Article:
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Sore Spot: Your Oral Surgeon Can Treat Scar Tissue in Your Mouth

You know what’s irritating? That … that, right there!

That sore spot in your mouth that nobody else can see – except for your hygienist and dentist – but that is constantly bothering you.

It may not feel like a big problem, but it can be a nagging issue, day and night.

Maybe you feel it each morning when you bite into your favorite breakfast burrito – and the same sore spot inside your cheek registers pain or the irritation is coming from your dentures or other foreign objects.

If this irritation is getting worse, you probably are thinking:

What the heck is this, why won’t it go away, and how do I treat it?

Oral Fibroma: Irritation Leads to Scar Tissue in the Mouth

Most of the time, these sores in your mouth are likely an oral fibroma or scab of fibrous tissue that usually develops from constant irritation to a specific area of the mouth.

This mass of connective tissue usually grows in response to trauma or localized irritation, which is one reason it can also be called traumatic or irritant fibroma.

This scar tissue can also be called:

  • Fibrous hyperplasia
  • Fibrous nodule
  • Oral polyp

Banner-University Medicine Head and Neck Institute’s Kyung Hoon Chung, MD, says that oral fibromas “are caused by trauma or localized irritation on your tongue, lip, gums or the inside of your cheeks.”

Constantly biting your cheek or lip, for example, is a common cause.

Dr. Chung also says that dentures, orthodontic appliances, and restorations that rub against your mouth can also be a cause of oral fibromas. Certain patients, like diabetics, tend to be at greater risk for oral issues.

What do oral fibromas exactly look like?

  • Hard and smooth tumor-like clumps of scar tissue (often like a callous)
  • Usually appear the same color as the skin on the inside of the mouth, but could be paler, or could appear darker in color if it recently has bled
  • The surface could be ulcerated due to trauma, or become rough and scaly
  • Usually dome-shaped but may be a short stalk like a polyp

While older adults are more likely to develop oral fibromas, they can be seen in patients of all ages. Estimates are it affects 1 to 2 percent of all adults.

Why You Should Have an Oral Surgeon Check It Out

Of course, there are other things that could be happening in your mouth, so the best course of action is usually to have a professional check it out, preferably an oral surgeon.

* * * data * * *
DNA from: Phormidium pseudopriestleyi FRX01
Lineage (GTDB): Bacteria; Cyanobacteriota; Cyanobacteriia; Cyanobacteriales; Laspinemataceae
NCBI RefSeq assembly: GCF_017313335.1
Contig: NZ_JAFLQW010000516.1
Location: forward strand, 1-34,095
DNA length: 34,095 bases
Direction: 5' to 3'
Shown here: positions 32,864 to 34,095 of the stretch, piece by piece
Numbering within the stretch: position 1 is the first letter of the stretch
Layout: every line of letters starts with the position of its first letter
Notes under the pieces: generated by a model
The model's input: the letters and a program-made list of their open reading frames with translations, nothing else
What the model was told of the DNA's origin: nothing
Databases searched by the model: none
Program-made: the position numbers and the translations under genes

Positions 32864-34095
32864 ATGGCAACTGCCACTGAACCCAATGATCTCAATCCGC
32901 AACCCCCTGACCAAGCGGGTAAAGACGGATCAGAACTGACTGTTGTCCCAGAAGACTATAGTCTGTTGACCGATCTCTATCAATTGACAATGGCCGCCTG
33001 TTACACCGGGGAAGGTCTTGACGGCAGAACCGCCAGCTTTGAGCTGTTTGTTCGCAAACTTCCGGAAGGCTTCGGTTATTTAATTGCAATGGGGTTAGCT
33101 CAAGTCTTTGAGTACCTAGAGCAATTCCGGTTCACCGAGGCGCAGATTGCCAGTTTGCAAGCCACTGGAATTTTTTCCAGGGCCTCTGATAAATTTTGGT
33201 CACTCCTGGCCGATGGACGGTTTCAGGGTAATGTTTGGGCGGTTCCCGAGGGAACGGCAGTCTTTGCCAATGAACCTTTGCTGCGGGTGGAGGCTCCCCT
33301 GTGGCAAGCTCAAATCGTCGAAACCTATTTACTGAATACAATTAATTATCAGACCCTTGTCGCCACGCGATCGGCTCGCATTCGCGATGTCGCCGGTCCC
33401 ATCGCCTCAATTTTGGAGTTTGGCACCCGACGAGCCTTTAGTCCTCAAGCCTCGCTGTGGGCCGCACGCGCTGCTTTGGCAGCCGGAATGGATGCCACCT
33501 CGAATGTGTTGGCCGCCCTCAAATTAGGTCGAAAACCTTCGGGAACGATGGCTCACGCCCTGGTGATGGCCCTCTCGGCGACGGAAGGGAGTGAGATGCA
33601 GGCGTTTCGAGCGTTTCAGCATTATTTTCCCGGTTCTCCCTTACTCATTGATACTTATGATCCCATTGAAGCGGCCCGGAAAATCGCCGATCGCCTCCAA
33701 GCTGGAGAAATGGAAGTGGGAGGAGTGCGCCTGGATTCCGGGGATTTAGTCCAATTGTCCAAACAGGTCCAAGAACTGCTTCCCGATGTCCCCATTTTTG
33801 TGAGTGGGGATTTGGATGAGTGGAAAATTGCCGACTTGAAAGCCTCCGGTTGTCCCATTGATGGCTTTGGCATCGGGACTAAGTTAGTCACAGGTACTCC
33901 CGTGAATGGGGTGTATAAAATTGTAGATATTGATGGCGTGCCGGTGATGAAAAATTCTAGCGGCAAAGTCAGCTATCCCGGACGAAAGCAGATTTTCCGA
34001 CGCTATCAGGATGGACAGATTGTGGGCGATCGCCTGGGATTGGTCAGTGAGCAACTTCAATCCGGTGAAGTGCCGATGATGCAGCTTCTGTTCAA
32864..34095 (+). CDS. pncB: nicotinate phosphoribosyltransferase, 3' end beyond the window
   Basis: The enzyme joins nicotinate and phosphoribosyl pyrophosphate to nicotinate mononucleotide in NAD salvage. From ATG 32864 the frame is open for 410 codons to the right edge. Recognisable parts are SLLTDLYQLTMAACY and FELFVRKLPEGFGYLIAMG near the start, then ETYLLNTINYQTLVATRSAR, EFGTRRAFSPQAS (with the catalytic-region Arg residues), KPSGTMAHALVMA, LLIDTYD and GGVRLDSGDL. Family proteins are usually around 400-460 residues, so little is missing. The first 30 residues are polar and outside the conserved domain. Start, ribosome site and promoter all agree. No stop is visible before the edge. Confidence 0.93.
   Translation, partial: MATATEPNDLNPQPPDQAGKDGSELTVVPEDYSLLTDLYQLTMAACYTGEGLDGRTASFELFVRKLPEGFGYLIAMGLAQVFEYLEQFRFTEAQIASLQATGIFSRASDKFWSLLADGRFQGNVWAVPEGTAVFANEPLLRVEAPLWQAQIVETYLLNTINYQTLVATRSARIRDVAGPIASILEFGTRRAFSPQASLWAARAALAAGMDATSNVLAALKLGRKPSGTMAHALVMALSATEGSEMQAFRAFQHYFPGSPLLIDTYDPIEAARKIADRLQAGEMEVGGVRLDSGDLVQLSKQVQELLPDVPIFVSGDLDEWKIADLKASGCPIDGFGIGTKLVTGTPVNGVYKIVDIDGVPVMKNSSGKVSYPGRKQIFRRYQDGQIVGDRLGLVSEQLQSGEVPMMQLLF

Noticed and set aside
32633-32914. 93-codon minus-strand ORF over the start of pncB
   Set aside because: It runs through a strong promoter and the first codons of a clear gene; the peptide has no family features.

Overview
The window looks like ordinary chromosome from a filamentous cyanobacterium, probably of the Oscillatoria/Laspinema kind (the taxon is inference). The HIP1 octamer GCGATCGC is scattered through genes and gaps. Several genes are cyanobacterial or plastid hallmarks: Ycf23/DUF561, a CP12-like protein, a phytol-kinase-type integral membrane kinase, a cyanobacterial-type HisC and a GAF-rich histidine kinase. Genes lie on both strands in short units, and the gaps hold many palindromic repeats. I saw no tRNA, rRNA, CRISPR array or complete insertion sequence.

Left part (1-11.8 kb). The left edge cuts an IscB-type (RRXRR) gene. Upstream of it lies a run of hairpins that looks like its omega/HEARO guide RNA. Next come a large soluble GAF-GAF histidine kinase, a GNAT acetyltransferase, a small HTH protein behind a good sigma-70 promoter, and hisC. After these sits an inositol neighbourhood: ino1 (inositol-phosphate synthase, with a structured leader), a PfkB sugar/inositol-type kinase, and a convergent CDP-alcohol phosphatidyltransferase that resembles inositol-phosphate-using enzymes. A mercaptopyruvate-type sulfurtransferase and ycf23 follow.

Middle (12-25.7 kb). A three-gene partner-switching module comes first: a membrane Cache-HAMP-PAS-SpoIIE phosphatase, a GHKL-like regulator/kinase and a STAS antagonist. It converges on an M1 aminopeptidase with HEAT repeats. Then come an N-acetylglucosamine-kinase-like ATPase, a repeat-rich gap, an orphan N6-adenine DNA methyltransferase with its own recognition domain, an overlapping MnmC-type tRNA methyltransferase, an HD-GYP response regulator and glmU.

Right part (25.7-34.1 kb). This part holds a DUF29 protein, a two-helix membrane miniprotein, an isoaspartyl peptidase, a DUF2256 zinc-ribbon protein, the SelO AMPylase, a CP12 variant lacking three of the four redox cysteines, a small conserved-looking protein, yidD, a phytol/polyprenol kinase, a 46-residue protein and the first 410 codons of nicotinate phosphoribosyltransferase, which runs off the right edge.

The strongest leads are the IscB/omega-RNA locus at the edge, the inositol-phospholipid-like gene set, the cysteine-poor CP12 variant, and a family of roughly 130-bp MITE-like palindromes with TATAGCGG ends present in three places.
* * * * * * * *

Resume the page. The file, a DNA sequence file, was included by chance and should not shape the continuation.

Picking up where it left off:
While most fibromas do not develop into oral cancer, your oral surgeon will often do a biopsy of the affected tissue to rule out any cancerous cells.

Oral fibromas normally occur in one location. If you have many areas of scar tissue, your oral surgeon will want to diagnose you for other conditions including:

  • Tuberous sclerosis
  • Cowden syndrome
  • Familial fibromatosis
  • Fibrotic papillary hyperplasia of the palate

If your oral fibroma is not irritant or trauma related, it could be several other types of oral fibroma, which your oral surgeon can diagnose:

  • Oral elastofibroma
  • Epulis fissuratum
  • Giant cell fibroma
  • Myofibroma and myofibromatosis
  • Peripheral ossifying fibroma
  • Peripheral odontogenic fibroma
  • Retrocuspid papilla
  • Sclerotic fibroma

How a Simple Surgery Can Treat Your Sore Spot

Oral fibromas will not disappear without treatment so your oral surgeon and you may decide that the best course of treatment is to have the oral fibroma removed with a simple surgical procedure.

This is a quick procedure, usually done under local anesthesia.

Your oral and maxillofacial surgeon will flatten the area by removing the scar tissue and then close the wound with a couple of stitches (unless the surgery was performed using laser technology).

Your sore spot will then likely heal within a week.

Of course, this simple surgery treats the problem and not the symptom. It is up to the patient to prevent the recurrence of more oral fibromas but changing the oral habits that cause them.

“Breaking your habits takes time,” Dr. Chung said. “My recommendation to my patients would be asking them to start paying attention to when they’re doing it, and work to either avoid those triggers or work to consciously stop themselves.”

If you have a sore spot in your mouth that won’t go away, contact the board-certified surgeons at Northwest Oral & Maxillofacial Surgery for a consultation.

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